Creating the discipline of gravity design

Gravity 2.0 was mentioned at the 2011 SPESIF Conference held March 15-17 at the University of Maryland. The presenter, Dr. Jochem Hauser, was presenting a paper for the American Institute of Physics on Extended Heim Theory (the physics focus of my book) and has been very generous in his time to review my book before publication.  The conference was organized in cooperation with the the American Astronautical Society (AAS), the “premier independent scientific and technical group in the United States exclusively dedicated to the advancement of space science and exploration.”

Dr. Hauser is a Professor of High Performance Computing in Suderburg, Germany. In 2007 he was a Visiting Scientist at the Institute of Mechanics at the Technical University of Clausthal, Clausthal-Zellerfeld, Germany, teaching plasma physics and performing research in advanced space propulsion through gravitomagnetic fields.

Other areas of research interest include modern Riemann solvers for computational fluid dynamics and electrodynamics, heat flux and aerodynamic control of space vehicles using magnetic and time dependent electric fields.

He is also an Advanced Space Propulsion Consultant in the field of aerodynamic simulation and high-performance computing for the European Union and the European Space Agency, and from 1988-1992 headed the Aerothermodynamics Section at the European Space Research and Technology Center (ESTEC) of the European Space Agency in Noordwijk, The Netherlands.

The book was also reviewed by Dr. Martin Tajmar, formerly a professor of micropropulsion physics in Austria and now at KAIST (Korea’s Institute of Science and Technology).  Drs. Tajmar and de Matos did the original experiments at ARC/AIT (the largest research institute in Austria) demonstrating a dipolar (attractive and repulsive) gravitomagnetic-like field in the laboratory that was as strong as the naturally occurring field of a white dwarf star – and with a strength 18 orders of magnitude larger than predicted by general relativity.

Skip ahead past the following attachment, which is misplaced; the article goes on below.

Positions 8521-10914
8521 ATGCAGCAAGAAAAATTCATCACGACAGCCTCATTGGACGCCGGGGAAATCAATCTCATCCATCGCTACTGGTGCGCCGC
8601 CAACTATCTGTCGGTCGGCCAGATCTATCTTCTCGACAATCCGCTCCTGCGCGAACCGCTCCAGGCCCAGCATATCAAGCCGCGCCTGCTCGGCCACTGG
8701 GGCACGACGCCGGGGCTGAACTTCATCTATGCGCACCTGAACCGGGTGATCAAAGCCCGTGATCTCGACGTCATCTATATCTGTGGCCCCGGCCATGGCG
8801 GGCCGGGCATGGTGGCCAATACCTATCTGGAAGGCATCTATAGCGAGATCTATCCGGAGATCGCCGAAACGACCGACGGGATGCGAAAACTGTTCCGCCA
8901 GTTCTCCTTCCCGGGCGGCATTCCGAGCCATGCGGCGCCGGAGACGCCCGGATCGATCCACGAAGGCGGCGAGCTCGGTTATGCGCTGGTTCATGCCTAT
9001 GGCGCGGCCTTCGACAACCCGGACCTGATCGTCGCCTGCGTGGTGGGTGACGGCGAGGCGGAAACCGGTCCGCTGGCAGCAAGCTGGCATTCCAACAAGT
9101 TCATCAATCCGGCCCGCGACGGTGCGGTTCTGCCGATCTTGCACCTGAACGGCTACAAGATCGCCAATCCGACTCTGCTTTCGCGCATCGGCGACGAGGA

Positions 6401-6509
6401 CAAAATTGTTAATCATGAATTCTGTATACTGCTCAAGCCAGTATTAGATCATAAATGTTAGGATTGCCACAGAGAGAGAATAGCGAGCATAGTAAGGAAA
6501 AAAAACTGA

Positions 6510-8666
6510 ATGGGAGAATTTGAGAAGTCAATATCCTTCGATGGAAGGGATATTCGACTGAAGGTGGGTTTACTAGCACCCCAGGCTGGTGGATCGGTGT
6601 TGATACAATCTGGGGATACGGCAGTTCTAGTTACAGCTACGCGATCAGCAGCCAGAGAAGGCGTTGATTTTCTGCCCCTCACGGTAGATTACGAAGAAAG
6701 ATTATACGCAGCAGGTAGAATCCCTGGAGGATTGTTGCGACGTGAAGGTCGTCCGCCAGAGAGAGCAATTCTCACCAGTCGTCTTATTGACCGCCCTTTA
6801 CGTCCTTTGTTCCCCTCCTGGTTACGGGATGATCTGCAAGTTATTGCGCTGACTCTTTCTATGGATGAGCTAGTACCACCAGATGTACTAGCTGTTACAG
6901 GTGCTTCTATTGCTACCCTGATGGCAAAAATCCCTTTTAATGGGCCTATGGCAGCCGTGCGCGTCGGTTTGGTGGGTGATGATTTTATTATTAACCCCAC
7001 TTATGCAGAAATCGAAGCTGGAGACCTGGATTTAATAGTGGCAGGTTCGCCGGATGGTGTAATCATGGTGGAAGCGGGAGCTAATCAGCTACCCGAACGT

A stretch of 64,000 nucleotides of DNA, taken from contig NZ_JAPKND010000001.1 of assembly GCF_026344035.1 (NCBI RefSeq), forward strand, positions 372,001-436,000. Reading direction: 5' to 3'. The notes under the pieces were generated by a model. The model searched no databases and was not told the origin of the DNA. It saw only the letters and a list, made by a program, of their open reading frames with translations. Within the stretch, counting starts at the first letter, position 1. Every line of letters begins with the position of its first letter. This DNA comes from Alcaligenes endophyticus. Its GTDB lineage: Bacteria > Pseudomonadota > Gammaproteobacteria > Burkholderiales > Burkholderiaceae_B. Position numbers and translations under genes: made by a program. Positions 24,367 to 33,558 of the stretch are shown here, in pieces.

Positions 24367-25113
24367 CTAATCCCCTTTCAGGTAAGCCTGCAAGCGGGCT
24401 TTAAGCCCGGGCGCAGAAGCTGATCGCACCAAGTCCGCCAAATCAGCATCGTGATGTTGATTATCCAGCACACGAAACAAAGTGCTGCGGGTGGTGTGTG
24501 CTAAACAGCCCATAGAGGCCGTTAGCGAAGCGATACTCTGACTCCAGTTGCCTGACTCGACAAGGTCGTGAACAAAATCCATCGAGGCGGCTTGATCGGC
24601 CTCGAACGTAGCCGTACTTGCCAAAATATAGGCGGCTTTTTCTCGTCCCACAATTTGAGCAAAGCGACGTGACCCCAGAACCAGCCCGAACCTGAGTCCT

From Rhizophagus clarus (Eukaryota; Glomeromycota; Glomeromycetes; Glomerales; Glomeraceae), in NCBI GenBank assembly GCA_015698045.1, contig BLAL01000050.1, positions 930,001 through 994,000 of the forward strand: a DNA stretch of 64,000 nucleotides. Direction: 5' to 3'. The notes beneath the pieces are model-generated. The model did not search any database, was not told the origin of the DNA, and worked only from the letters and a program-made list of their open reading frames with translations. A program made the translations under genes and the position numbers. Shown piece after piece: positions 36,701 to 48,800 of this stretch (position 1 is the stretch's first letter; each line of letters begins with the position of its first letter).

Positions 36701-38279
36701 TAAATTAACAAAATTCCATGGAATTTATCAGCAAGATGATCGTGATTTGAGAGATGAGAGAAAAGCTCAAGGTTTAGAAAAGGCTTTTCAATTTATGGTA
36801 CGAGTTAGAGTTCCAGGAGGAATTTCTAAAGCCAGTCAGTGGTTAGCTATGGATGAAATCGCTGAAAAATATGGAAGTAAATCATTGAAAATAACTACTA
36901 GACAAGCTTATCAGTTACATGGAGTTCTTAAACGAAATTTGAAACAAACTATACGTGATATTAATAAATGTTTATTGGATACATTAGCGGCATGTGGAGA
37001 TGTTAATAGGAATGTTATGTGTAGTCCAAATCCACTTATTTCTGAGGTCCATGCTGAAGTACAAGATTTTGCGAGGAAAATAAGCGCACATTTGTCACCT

You can see the presentation below. Click the red, then the green play buttons. The citation of the book appears right away and it completed within the first three minutes of Dr. Hauser’s presentation.

About the Author

gdaigleGregory Daigle is a former professor of design who has accrued national and international awards for interactive media and STEM learning. He has held management and creative leadership positions with advertising, e-learning, industrial design and interactive media firms. He heads an awarded non-profit for place-based learning and has written numerous articles on design and technology.View all posts by gdaigle

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